A fund has been created for the Bowling Green massacre – but there's a twist

Bowling Green Massacre Victims Fund

Following Kellyanne Conway's invention of the Bowling Green massacre, which took an untold number of lives and whose devastation is still tearing our communities apart, a fund, called the Bowling Green Massacre Victims Fund, has been created to assist "the victims and families directly affected by the Bowling Green massacre."

There's just one catch: The Bowling Green massacre never happened, and if you click any button to donate on the Bowling Green Massacre Victims Fund, it redirects to the ACLU's donation page.

The page even includes Conway's quote that started it all:

I bet it's brand new information to people that President Obama had a six-month ban on the Iraqi refugee program after two Iraqis came here to this country, were radicalized and they were the masterminds behind the Bowling Green massacre.

Kellyanne Conway

"We all still carry the vivid memories of what horrors occurred at Bowling Green, but some still relive those moments everyday as they work to rebuild a community torn apart," the page reads.

Again: There is no such thing as the Bowling Green massacre. Bowling Green, Kentucky, exists, but there's never been a massacre there, especially not a terrorist attack like Conway suggested. She later clarified that she was talking about refugees living in the U.S. who plotted an attack in the Middle East – but they were captured and never intended an attack on American soil in the first place.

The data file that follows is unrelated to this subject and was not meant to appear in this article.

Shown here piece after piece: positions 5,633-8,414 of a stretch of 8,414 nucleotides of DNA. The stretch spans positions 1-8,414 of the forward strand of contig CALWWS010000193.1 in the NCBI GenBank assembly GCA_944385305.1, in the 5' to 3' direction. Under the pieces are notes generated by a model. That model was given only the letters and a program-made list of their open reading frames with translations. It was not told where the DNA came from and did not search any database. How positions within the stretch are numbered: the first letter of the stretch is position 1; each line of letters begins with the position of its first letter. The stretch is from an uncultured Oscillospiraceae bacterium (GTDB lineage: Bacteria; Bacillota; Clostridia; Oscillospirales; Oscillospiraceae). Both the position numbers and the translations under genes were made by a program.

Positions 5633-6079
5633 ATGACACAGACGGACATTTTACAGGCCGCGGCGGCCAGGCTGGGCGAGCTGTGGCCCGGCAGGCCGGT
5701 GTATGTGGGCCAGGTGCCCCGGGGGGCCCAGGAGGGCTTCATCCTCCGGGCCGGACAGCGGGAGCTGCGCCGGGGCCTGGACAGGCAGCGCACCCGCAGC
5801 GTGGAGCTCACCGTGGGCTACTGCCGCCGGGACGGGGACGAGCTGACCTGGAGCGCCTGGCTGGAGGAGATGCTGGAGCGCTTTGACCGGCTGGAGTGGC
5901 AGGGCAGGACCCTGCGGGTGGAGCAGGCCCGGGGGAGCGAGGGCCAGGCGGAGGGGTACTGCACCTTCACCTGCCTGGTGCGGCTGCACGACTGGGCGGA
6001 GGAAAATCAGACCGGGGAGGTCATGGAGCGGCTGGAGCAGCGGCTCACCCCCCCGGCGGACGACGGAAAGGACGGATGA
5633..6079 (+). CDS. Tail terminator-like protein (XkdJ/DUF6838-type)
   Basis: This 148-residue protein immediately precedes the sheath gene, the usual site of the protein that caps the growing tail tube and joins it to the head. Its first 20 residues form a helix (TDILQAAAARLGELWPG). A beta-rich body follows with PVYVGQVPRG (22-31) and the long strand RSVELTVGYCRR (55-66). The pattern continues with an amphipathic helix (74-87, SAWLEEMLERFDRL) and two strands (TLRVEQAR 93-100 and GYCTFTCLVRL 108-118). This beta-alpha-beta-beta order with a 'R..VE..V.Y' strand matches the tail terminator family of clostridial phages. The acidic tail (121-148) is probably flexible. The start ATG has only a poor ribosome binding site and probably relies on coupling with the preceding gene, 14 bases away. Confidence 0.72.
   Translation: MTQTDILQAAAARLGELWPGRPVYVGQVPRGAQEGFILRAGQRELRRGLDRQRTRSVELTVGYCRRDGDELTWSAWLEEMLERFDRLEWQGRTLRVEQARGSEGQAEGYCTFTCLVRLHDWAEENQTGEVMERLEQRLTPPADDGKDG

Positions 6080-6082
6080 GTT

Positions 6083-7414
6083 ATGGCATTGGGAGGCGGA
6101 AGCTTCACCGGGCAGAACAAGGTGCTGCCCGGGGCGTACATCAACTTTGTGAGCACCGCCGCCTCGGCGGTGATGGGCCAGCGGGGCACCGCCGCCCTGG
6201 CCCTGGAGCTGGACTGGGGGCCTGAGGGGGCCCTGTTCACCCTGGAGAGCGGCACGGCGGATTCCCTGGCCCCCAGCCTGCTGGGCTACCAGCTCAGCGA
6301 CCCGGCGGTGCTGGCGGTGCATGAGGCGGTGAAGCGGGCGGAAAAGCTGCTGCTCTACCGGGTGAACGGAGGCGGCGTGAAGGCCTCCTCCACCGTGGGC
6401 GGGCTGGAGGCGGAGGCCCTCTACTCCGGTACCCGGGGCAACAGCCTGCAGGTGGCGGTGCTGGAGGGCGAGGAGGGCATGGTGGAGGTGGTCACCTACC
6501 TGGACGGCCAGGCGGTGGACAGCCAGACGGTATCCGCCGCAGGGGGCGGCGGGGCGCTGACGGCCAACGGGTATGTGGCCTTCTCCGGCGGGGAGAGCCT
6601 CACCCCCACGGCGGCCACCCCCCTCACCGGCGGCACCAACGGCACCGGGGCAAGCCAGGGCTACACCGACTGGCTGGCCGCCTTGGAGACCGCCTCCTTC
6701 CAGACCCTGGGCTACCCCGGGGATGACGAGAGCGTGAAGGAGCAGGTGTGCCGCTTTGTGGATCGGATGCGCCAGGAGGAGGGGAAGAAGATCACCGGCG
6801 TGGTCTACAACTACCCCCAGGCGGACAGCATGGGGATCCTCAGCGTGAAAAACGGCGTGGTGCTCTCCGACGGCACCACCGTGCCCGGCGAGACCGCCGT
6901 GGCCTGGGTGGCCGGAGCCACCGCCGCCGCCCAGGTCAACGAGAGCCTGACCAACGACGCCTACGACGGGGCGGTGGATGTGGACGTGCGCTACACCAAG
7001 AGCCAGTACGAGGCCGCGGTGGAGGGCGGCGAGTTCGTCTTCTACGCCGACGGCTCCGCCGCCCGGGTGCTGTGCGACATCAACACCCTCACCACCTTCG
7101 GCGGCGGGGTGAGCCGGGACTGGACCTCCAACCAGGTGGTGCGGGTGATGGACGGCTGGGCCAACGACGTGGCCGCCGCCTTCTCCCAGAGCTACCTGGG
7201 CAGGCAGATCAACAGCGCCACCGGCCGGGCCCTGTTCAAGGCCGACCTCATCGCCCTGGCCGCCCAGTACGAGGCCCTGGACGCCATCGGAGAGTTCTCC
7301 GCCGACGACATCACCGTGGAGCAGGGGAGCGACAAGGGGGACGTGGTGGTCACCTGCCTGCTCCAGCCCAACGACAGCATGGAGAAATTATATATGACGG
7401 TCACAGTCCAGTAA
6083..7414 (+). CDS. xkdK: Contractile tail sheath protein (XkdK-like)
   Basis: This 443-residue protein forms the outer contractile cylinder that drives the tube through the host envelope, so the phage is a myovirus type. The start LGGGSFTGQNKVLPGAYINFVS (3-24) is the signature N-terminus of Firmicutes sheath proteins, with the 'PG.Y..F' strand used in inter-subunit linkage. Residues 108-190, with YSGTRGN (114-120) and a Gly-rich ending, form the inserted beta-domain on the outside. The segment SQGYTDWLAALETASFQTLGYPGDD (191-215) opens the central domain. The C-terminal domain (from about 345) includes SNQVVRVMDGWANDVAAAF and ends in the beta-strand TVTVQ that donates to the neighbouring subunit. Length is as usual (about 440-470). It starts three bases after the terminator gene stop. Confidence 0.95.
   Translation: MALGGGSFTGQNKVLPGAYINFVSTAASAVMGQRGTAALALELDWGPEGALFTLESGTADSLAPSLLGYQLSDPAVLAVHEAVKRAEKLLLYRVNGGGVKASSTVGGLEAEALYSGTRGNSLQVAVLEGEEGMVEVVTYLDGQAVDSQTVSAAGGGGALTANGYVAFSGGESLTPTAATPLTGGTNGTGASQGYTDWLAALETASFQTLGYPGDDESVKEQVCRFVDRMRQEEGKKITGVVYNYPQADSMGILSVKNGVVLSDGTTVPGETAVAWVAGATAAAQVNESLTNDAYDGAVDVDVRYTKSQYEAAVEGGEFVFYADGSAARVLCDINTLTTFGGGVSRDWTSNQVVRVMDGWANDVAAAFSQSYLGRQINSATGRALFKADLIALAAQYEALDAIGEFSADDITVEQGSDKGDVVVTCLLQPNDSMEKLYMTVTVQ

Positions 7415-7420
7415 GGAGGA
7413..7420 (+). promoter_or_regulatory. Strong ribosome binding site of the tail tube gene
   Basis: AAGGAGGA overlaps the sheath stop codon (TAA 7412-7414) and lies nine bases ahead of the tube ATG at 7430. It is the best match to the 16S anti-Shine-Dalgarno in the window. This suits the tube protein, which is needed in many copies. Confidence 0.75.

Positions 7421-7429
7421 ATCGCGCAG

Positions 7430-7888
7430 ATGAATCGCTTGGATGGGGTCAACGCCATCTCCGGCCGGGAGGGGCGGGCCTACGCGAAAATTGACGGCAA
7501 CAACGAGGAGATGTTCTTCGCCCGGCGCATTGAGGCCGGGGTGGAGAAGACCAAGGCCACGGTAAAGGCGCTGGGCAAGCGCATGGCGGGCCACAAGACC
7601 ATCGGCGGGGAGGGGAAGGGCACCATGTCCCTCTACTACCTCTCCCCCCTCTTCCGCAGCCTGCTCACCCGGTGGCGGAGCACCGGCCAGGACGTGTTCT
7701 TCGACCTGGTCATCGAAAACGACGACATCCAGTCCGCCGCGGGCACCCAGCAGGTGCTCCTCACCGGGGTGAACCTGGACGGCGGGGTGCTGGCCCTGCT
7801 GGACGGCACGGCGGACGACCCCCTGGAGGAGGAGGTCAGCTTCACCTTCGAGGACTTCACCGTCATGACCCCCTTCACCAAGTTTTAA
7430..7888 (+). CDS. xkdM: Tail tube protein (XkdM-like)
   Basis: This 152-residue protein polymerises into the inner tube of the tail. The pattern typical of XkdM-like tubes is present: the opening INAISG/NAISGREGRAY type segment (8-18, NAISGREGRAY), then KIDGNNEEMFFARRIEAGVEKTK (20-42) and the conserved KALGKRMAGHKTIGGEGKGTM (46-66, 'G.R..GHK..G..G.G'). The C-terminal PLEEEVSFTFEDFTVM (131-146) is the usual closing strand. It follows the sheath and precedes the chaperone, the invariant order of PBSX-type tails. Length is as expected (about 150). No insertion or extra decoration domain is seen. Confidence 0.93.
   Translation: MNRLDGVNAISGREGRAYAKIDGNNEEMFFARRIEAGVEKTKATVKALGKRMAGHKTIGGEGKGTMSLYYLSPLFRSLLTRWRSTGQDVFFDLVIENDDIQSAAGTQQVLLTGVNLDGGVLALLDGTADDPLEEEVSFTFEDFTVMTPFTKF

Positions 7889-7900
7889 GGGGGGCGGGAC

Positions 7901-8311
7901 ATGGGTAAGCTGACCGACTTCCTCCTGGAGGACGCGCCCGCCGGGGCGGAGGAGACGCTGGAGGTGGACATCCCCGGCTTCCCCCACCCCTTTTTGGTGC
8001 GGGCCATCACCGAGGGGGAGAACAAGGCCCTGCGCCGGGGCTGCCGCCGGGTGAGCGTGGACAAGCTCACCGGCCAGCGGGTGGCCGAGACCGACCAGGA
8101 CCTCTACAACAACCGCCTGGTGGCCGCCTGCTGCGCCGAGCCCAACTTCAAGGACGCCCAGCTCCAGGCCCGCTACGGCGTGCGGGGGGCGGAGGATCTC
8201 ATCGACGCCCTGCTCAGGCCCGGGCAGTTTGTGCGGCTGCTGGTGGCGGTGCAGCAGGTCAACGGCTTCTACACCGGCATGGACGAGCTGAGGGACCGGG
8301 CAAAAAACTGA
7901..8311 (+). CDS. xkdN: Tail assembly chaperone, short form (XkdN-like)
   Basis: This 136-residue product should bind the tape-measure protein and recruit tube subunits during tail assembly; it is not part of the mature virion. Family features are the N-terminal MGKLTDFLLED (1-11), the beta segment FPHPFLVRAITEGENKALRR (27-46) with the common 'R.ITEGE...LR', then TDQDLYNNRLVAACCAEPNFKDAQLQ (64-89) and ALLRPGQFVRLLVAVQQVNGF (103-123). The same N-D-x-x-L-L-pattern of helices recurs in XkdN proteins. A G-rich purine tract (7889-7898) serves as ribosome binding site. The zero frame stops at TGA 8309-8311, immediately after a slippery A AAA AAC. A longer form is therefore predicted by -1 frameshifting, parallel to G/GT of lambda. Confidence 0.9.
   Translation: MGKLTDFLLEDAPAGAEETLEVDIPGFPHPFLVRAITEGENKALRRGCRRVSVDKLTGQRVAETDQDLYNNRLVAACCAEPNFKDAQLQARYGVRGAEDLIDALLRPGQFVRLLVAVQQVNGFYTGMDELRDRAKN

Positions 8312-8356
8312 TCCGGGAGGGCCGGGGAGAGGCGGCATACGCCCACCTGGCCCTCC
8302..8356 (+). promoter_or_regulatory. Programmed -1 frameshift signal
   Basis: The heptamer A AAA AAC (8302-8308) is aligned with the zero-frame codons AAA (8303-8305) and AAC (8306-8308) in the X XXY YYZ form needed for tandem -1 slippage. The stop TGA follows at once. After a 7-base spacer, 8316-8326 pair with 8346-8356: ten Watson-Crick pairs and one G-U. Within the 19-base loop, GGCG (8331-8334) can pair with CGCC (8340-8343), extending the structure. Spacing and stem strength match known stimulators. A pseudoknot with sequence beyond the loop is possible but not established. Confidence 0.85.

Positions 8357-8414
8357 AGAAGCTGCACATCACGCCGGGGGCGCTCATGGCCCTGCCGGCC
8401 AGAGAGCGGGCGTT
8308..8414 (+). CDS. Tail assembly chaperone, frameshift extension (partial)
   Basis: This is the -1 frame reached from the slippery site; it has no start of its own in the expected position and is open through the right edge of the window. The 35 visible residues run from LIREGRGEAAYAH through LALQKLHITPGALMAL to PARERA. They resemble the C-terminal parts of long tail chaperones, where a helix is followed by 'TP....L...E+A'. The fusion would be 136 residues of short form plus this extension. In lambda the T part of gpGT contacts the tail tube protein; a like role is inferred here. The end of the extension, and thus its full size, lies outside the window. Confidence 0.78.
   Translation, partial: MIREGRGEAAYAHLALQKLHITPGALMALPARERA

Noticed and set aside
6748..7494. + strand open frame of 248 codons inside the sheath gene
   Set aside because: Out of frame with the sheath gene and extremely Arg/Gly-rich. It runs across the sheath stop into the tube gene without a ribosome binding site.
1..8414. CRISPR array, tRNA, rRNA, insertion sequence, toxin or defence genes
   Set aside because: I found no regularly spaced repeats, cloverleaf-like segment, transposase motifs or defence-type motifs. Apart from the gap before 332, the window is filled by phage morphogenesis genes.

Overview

But the correction came too late. Soon after she referenced the nonexistent massacre on Thursday night, the internet quickly grabbed hold of the gaffe and flooded social media with somber remembrances of the imaginary victims of the massacre that never was.

The Bowling Green Massacre Victims Fund has no known author; its page source information reads "Parody. Not affiliated with anyone in particular." However, it appears the page was set up either late Thursday night or very early Friday, as the first tweet with a link directing to the fund page hit Twitter just before 2 a.m. Eastern Friday morning.

"As we join together with our thoughts and prayers," the page reads, "we will always remember how our fortitude and compassion unite us all through these difficult times."